The "dulce" in the species' Latin name led me to expect the white aril to be sweet, since that's what "dulce" means. However, I found it about as bitter as it was sweet. In my opinion, this is another example of nature creating something that's good-tasting enough to make you snack on it as you walk down a road, but not good enough to make a memorable meal.

Local Mexicans seem to relish them much more than I. The pods are even on sale in the market. I expect it's one of those cultural things, like Limburger cheese or gefiltafish: You have to be born into the culture to really appreciate it.

Guamuchil's leaves are easy to recognize. At http://www.backyardnature.net/n/07/070519pc.jpg you can see how the compound leaves alternate upon the stem. Each leaf consists of two leaflets which in turn are divided into two asymmetrical leaflets, looking like butterfly wings. Therefore, each leaf consists of four leaflets.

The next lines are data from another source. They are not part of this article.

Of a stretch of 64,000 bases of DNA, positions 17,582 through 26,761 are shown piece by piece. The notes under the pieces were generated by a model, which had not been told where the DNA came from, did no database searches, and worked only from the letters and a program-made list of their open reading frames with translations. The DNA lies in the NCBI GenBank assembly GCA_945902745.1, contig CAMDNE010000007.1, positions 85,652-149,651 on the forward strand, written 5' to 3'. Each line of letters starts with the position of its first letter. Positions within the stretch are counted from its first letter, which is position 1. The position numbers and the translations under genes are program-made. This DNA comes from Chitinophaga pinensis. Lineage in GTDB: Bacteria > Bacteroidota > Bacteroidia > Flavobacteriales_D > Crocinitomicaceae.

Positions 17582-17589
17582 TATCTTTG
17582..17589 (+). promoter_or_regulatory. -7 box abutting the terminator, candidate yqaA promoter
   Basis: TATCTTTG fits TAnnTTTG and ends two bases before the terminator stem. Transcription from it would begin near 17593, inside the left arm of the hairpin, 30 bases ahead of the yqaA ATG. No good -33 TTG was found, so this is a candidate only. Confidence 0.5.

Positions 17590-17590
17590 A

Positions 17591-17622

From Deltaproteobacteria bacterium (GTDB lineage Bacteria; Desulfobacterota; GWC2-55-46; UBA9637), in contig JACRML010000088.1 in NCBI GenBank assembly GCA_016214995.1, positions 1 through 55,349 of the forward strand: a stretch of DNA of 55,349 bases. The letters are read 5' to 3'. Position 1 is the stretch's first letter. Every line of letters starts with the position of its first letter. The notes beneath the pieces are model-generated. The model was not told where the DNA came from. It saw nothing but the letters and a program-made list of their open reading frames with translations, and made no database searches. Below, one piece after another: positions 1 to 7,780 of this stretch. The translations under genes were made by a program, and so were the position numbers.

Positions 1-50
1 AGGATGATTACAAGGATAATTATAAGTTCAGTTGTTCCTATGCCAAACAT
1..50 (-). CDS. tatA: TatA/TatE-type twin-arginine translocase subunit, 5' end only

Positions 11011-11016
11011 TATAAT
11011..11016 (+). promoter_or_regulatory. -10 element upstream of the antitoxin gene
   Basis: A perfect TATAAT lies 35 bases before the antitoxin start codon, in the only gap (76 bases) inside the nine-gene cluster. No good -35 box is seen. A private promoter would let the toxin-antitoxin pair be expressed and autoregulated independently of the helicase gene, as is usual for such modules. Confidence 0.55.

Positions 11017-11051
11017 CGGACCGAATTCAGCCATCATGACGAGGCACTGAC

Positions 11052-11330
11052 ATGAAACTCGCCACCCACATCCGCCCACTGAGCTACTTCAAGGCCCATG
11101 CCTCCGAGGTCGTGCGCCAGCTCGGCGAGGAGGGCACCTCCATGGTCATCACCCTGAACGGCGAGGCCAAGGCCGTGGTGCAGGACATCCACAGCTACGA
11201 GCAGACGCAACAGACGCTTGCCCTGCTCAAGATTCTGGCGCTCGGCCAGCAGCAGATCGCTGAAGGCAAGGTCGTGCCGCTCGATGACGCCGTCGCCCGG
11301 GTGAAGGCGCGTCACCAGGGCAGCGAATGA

Another tree at its peak of producing edible pod-fruits right now can be seen at http://www.backyardnature.net/n/07/070519co.jpg.

Notice how those nine-inch-long pods, instead of dangling from branches, can grow right off the trunks, like cacao fruits. In Belize I learned to call the fruit and the medium-size tree producing them Cow Okra. It's PARMENTIERA EDULIS, called Chote around here, but Cuajilote in much of the rest of Mexico. It's a member of the Bignonia Family, along with North America's Trumpet Creeper and Catalpas. The leaves are compound 3- or 5-foliate, with a short, stiff spine at the base of each petiole.

In my "Plantas Medicinales de México" I read that in the Yucatan an infusion made from the roots is used to control diabetes. Since I have hypoglycemia, which also is a problem with the blood-sugar level, I thought maybe I could experiment with eating the fruits. Also, elsewhere I learned that the Aztecs used the plant for renal diseases, indigestion, colds, and ear infections. Supposedly each day they drank tea made from 50 grams of leaves in one liter of water. For ear infections they soaked a cotton ball in this mixture and inserted it into the ear.

At http://trophort.com/003/164/003164018.html you can review an abstract of a scientific paper describing how chloroform extracts from Cow Okra reduced blood glucose levels in diabetic mice by 44%, and 30% in normal mice.